On the morning of January 8, 2011, Daniel was doing what he loved most―volunteering in the campaign to re-elect Congresswoman Gabby Giffords. A lone shooter opened fire on the constituents and others who came to meet the politician. Giffords took a gunshot to the head. Hernandez ran through the chaos, applied pressure to her wound, and kept her engaged while he waited for medical assistance. Honestly written, David’s memoir shares his thoughts about what happened that day and how his own life changed as a result.
KIDDER, Tracy. Mountains Beyond Mountains: The Quest of Dr. Paul Farmer, a Man Who Would Cure the World. Adapted by Michael French. Delacorte. 2013. ISBN 9780375990991. JLG Level: NM : Nonfiction Middle (Grades 5-8).
Dr. Paul Farmer could have practiced medicine anywhere he wanted to. He had multiple degrees from prestigious colleges and was well-respected in the Boston area. Yet, his heart drew him to Haiti. There he would work with the poorest of poor, treating those who couldn’t afford medicine, never turning anyone away. He raised money for programs that would support his work, and researched methods of decreasing the mortality rate for TB patients. An adaptation of an earlier work for adults, Kidder tells the story of a man driven to help those without a voice. His work in countries like Peru, Haiti, and Rwanda, and his success at obtaining funds to treat his patients, is unsurpassed. Founding Partners in Health, the country doctor found a way to clean the water, heal the sick, and encourage philanthropists like Bill Gates to fund his projects. Though he couldn’t heal everyone, he was known to say, “I don’t care if we lose, I’m gonna try to do the right thing.”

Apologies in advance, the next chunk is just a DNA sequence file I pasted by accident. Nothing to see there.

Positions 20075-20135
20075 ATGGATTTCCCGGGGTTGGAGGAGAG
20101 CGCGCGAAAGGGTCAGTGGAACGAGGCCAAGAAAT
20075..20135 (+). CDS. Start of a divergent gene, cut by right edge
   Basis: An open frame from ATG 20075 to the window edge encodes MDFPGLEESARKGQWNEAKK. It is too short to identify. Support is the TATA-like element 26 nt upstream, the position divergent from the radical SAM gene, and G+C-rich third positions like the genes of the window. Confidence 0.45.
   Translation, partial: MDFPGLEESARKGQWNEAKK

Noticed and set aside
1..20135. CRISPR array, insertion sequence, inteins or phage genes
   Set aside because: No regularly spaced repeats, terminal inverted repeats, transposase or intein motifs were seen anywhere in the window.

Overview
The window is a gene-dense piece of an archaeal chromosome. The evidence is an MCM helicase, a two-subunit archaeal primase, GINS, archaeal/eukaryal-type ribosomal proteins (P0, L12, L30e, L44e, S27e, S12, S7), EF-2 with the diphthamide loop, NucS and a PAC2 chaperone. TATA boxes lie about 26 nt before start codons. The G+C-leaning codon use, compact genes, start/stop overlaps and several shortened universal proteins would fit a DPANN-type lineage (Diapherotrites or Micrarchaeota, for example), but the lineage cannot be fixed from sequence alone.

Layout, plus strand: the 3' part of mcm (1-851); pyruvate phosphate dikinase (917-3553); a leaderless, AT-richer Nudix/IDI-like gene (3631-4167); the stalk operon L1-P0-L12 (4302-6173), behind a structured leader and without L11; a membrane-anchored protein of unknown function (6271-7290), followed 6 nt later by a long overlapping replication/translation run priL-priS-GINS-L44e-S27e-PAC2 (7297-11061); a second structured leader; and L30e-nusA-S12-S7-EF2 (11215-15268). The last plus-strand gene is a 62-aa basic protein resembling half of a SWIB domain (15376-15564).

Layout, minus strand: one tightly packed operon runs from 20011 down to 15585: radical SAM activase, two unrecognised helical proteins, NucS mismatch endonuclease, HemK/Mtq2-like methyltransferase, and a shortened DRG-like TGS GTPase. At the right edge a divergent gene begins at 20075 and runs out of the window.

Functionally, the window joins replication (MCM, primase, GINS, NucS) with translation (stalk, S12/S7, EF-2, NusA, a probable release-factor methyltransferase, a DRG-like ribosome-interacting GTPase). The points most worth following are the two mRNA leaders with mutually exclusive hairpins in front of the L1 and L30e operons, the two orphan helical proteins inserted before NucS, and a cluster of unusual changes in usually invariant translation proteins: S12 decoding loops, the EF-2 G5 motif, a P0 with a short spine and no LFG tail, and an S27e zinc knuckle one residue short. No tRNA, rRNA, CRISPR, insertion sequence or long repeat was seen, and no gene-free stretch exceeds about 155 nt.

STONE, Tanya Lee. Courage Has No Color: The True Story of the Triple Nickles. Candlewick. 2013. ISBN 9780763651176. JLG Level: HH : History – High School (Grades 10 & up).
“What did it take to be a paratrooper in World War II? Specialized training, extreme physical fitness, courage and―until the 555th Parachute Infantry Battalion (the Triple Nickles) was formed―white skin.” Though black men could be in the Navy or Marines in 1940, they could only perform in service roles―building roads, digging ditches, cooking, or doing laundry. In the fall of 1943, Walter Morris led a black Army battalion with a morale problem. His solution? Give them the same training white paratroopers received. Within weeks of leading the drills, he saw changes in his troop―sharp uniforms and men who acted like soldiers. Sergeant Morris would become the leader of the first black paratroopers, the 555th Parachute Infantry Company. Though their skill was unsurpassed, these men continued to face racism. They weren’t allowed to enter the same recreational facilities as their white counterparts, and hotels, movie theaters, and restaurants wouldn’t serve them. Yet, they continued to volunteer and fight for a military that segregated them. “I have to go…. Part of it is so I can say, ‘This is my country. I fought for it and you can’t deny me.’”
Because the Army wasn’t willing to integrate the soldiers, these paratroopers served their country on U.S. soil as the first smokejumpers. They jumped from planes to fight fires and search for Japanese balloon bombs in the Pacific Northwest. In Europe, they fought on the ground, side by side with white soldiers in the 82nd Airborne. In December of 1947, the Triple Nickles were officially recognized for their work and integrated with the 82nd, marching in a victory parade as the 3rd Battalion of the 555th Parachute Infantry Brigade. No longer part of a two-color army, these soldiers were finally a team.